Photos, courtesy Kenn Lasky
Supremes c. 1971.
Mary Wilson c. 1980s with her best-selling autobiography,
Mary and granddaughter Mia Marie.
Photo, courtesy Carl Feuerbacher
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|Mary Wilson Is Solid Gold
In Naperville, Illinois
by Ynot Neerg
November 13, 1998
Co-founding member of Motown's Supremes, Mary Wilson--a solo act since the dissolution of the group in 1977--hit a pleasing chord with a packed house November 13 at the auditorium of Naperville's North Central College.Opening with an emotionally-charged rendition of Gloria Estefan's "Coming Out of the Dark" Wilson held the crowd spellbound as she entered the stage cloaked in white from head to toe until a climatic point in the song when she unveiled herself to the audience to thunderous applause. Wearing a gorgeous beaded evening gown and not looking a day over "Baby Love," Wilson was stunning, visually the epitome of what we remember most about the Supremes. Wilson welcomed the audience and announced that at 54 she had just recently become a grandmother, much to the shock of the theater. Surrounding my seat in the audience I could hear several people say, "She looks absolutely beautiful! How old did she say she was?"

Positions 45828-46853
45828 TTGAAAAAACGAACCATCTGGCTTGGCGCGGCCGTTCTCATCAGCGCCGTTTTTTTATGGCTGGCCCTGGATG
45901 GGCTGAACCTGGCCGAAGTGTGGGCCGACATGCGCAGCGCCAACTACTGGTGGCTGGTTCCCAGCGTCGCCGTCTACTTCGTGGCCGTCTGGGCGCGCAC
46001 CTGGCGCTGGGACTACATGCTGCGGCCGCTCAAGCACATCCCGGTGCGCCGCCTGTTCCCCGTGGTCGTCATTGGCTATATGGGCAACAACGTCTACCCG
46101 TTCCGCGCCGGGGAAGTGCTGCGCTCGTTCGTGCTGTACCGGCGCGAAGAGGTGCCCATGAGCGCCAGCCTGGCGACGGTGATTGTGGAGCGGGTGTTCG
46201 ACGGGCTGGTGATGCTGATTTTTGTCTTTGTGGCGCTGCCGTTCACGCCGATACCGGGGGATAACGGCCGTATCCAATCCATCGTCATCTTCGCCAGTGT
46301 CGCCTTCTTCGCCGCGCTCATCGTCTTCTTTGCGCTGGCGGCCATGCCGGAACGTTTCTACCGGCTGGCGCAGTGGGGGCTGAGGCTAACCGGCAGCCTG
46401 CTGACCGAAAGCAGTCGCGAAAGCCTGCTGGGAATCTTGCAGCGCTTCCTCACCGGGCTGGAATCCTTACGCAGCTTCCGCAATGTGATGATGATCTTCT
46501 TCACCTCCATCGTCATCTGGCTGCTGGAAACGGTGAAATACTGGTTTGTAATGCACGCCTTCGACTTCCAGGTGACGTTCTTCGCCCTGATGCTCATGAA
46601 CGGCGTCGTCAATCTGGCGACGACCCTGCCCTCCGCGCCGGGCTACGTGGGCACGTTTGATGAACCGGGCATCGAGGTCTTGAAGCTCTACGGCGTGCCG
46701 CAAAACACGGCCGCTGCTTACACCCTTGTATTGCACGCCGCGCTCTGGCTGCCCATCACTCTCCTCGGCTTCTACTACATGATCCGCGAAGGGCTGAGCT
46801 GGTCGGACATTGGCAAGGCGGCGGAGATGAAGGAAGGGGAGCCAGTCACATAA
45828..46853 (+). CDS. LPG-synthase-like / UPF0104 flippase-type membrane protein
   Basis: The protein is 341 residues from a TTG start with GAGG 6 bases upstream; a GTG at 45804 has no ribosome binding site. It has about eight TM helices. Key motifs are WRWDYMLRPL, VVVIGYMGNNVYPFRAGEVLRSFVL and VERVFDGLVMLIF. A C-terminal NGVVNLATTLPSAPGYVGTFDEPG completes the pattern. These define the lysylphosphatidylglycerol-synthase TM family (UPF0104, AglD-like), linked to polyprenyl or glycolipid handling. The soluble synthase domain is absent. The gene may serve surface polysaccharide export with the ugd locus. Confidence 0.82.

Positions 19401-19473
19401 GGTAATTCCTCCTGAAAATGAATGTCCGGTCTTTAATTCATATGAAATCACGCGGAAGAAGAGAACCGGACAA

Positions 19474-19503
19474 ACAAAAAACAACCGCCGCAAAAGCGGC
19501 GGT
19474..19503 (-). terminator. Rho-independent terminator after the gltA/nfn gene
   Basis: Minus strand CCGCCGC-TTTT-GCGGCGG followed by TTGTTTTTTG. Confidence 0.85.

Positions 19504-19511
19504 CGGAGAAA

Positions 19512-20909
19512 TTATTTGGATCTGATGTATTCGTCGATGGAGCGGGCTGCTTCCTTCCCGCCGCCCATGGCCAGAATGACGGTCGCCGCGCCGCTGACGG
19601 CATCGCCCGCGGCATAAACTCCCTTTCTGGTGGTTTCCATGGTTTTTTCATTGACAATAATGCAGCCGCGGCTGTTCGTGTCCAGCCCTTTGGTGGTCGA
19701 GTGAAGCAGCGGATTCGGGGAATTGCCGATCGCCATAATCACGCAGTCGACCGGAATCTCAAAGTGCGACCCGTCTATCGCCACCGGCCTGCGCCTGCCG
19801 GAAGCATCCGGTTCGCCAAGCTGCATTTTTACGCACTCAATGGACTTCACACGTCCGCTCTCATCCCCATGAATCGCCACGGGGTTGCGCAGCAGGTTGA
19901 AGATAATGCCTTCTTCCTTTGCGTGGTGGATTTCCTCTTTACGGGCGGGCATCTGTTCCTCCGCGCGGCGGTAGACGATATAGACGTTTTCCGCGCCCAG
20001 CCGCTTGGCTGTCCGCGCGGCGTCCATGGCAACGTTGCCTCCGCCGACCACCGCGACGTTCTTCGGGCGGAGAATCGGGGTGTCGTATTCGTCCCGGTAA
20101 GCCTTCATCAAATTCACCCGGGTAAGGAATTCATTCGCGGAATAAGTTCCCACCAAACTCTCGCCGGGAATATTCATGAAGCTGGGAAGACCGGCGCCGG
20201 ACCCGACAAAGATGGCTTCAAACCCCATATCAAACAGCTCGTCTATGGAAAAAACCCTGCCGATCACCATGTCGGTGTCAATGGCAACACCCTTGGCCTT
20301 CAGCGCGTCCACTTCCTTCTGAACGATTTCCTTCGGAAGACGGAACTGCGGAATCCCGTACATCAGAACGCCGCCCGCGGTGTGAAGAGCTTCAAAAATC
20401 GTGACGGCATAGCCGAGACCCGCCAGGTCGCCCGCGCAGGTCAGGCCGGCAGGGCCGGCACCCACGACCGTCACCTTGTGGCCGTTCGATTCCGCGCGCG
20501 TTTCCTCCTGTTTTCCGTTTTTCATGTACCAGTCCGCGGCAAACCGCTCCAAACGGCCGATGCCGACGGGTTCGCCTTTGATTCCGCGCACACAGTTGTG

In 1970, Diana Ross left the Supremes to pursue solo divadom. She was replaced by Jean Terrell, sister of boxer Ernie Terrell. The Rossless Supremes continued to enjoy success in spite of the lack of interest and promotion by Motown. Disillusioned, Terrell left the group in 1973. She was replaced by bubbly Scherrie Payne, (younger sister of Freda Payne and former singer with the group Glass House) and was responsible for The Supremes' final top 40 single, "I'm Gonna Let My Heart Do The Walking" in 1976. In 1977, Wilson disbanded the group and struck out on her own.
Although redefining herself as a solo act, Wilson never abandoned her Supremes roots and has always included their material in her act. However, in addition, she has carved out a niche for herself by doing what she does best--ballads. Throughout the night we were treated to some of these gems as she did spectacular covers of Sting's "Fields of Gold" and the reflective "Wind Beneath My Wings," which she dedicates to her excellent support staff of backup singers and musicians. Midway through her set, Wilson exits to change into a short black dress for a Supremes medley for those whom she calls "all those old, old teenagers in the house."
In the 1980s, Wilson pulled together her diaries and memoirs to pen the best-selling book Dreamgirl: My Life As A Supreme, a documentation of her years with Ross, Florence Ballard, and Motown. It was followed by Supreme Faith: Someday We'll Be Together, which picked up where Dreamgirl left off, explaining, in part, why Motown lost interest after Ross' departure. Nevertheless, it was clear that audiences never lost interest as Wilson was treated to several standing ovations. However, she did not give the audience as many encores as they would have liked. A good rule in show business is to "always leave them wanting more." After the show, people were simply abuzz, proof that Wilson knows what she's doing and will always reign Supreme.
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